SMERCONISH: Well, it's a two-way street. I mean, it requires a candidate who wants to keep the former president at arm's length and also -- and, to me, this is one of the biggest surprises of the Virginia race. It also requires Donald Trump to be okay with that. I thought that he -- I was surprised by his level of restraint, Wolf, especially when in the final 48 hours it seemed like the big mo, as Bush 41 would have said, the momentum was really at the back of Youngkin.
I'm sure Trump wanted to go to Alexandria, as he said in a tweet that he was contemplating doing. So will the former president continue to have a sufficient level of restraint with Republican candidates? Will he allow them to stay at arm's length? That remains to be seen.
BLITZER: Yes, good point. You know, Nia, you would think what happened would be a wakeup call for Democrat, but today, they're right back to squabbling amongst themselves about what's in, what's out of the president's economic plan, they still don't seem to have a specific strategy, at least not yet. Do they?
HENDERSON: No, they don't. You've seen a move on the House side to put the paid family leave back in. It doesn't look like that would actually pass the Senate. There is a broad ideological and racial and socioeconomic diversity in the Democratic Party and sometimes that is a strength and sometimes it is a hindrance.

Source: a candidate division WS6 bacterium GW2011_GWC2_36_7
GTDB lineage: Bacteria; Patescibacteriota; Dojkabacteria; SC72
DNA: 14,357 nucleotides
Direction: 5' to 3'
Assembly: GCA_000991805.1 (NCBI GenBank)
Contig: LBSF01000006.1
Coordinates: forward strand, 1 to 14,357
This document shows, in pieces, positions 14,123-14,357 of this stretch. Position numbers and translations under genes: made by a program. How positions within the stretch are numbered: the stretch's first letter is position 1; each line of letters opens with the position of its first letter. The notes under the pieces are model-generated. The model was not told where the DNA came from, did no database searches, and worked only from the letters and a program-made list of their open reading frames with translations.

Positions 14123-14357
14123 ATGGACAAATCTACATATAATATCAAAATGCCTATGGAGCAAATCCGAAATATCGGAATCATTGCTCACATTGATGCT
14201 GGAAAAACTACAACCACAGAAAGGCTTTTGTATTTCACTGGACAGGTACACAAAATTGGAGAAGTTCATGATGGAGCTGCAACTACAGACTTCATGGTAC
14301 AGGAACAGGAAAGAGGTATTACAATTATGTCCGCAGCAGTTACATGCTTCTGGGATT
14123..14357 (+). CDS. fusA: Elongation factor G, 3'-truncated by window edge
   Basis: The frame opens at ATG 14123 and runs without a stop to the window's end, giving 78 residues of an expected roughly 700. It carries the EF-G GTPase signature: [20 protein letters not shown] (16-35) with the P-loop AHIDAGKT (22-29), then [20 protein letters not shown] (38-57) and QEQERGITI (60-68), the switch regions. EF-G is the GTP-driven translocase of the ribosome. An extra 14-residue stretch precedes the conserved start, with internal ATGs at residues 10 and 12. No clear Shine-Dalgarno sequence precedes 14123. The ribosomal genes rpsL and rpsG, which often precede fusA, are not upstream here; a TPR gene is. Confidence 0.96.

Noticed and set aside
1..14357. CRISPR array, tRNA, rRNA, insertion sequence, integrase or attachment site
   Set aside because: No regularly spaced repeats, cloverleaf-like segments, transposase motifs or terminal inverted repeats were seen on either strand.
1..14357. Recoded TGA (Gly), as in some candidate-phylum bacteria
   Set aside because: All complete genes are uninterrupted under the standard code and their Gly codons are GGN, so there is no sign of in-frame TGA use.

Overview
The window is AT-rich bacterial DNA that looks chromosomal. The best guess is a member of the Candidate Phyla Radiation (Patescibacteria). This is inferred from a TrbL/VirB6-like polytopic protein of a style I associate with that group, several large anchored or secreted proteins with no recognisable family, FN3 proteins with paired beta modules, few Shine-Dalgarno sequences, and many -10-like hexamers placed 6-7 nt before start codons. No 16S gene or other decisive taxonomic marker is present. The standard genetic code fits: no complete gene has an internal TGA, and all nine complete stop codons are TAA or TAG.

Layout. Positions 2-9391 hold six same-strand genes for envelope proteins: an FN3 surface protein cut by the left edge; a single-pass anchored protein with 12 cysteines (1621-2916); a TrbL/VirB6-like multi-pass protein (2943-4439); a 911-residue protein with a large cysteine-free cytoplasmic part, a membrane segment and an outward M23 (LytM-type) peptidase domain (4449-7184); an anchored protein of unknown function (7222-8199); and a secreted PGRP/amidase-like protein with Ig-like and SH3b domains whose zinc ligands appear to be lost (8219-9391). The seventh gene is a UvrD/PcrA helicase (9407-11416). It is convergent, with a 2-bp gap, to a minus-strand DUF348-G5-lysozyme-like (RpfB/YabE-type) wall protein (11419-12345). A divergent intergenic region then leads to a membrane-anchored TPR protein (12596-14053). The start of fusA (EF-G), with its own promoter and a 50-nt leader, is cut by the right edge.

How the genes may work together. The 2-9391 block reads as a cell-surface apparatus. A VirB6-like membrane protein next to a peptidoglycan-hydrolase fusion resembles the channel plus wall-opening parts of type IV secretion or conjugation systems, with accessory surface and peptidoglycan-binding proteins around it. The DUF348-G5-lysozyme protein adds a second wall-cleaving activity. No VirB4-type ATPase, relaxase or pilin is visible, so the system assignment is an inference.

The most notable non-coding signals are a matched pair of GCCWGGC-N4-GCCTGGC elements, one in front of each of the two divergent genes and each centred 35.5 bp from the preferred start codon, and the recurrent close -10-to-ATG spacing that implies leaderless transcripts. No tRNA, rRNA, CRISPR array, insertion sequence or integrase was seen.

And I think we see that now with all of these negotiations trying to knit together something that Joe Manchin likes, that Bernie Sanders likes, as well as sort of the AOC progressive wing of the party. And you see how that has hindered them so far and really delayed this and perhaps hampered some of the chances of some of these Democrats that we saw lose last night.
I think another issue they have to figure out is this culture war issue. We talked a bit about it, some of the things that they weren't able to address particularly in this Virginia race, with critical race theory and sort of the bogeyman of people reading a Beloved in high schools, and that was a sort of a passionate issue for some of the Republican who came to the polls and Democrats sort of just ignored it, never had a real answer for it. That's something they're going to have to figure out to, how did they prevent themselves from being sort of a losing end of these culture wars, which Republicans have been expert at playing in many cycles, as we've seen over these last years.